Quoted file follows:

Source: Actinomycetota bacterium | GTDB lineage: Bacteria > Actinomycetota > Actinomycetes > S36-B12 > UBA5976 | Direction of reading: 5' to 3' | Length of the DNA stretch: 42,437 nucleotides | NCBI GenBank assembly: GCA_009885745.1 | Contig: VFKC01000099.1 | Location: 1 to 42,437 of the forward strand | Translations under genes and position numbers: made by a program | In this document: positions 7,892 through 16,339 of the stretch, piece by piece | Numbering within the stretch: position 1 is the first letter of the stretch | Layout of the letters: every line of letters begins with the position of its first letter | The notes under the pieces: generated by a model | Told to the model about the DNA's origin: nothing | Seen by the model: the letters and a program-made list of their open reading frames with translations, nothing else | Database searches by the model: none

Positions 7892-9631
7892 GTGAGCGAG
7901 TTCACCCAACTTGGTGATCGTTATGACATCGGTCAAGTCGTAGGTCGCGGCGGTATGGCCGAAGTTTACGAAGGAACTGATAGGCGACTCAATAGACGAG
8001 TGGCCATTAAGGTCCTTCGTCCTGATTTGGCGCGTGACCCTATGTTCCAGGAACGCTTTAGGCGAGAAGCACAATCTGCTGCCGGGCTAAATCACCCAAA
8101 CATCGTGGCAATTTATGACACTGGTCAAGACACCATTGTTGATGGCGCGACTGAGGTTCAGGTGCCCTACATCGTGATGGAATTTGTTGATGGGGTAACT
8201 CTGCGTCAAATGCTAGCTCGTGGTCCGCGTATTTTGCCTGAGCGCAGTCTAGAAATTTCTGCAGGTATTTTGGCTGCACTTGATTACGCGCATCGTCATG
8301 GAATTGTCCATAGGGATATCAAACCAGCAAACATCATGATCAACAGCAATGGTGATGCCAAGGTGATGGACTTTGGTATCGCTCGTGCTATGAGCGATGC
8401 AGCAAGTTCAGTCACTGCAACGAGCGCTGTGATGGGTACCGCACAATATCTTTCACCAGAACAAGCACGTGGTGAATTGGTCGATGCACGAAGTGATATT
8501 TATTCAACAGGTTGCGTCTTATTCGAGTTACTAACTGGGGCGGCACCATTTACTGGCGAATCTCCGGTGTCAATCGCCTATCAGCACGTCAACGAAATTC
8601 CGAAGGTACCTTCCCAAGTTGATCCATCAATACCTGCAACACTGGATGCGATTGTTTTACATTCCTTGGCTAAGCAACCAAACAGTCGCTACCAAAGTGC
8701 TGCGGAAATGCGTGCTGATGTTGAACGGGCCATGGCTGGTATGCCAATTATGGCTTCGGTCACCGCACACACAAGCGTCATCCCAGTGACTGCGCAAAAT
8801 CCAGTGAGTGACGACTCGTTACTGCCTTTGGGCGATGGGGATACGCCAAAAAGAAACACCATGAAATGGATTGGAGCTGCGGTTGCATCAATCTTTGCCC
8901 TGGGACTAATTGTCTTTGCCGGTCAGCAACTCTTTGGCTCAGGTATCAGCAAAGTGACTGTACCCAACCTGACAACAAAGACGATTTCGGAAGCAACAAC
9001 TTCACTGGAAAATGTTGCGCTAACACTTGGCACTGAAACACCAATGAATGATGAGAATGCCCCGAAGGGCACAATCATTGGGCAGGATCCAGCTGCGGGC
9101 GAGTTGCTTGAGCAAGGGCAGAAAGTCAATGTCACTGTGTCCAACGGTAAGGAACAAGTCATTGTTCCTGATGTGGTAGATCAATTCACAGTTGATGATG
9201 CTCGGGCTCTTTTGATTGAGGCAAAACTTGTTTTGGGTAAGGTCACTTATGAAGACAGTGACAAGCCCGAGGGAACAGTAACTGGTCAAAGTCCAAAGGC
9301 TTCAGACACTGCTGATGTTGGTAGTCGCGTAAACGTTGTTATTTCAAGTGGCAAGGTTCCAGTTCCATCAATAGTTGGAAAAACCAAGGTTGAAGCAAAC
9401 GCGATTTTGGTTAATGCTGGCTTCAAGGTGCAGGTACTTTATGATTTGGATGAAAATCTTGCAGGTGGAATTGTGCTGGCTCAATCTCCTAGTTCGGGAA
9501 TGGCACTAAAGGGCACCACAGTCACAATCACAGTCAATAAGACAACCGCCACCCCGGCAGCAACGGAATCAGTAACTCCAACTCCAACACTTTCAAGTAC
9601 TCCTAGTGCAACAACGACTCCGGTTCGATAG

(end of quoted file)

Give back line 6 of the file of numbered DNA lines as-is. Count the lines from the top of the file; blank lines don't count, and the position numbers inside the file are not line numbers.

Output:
8101 CATCGTGGCAATTTATGACACTGGTCAAGACACCATTGTTGATGGCGCGACTGAGGTTCAGGTGCCCTACATCGTGATGGAATTTGTTGATGGGGTAACT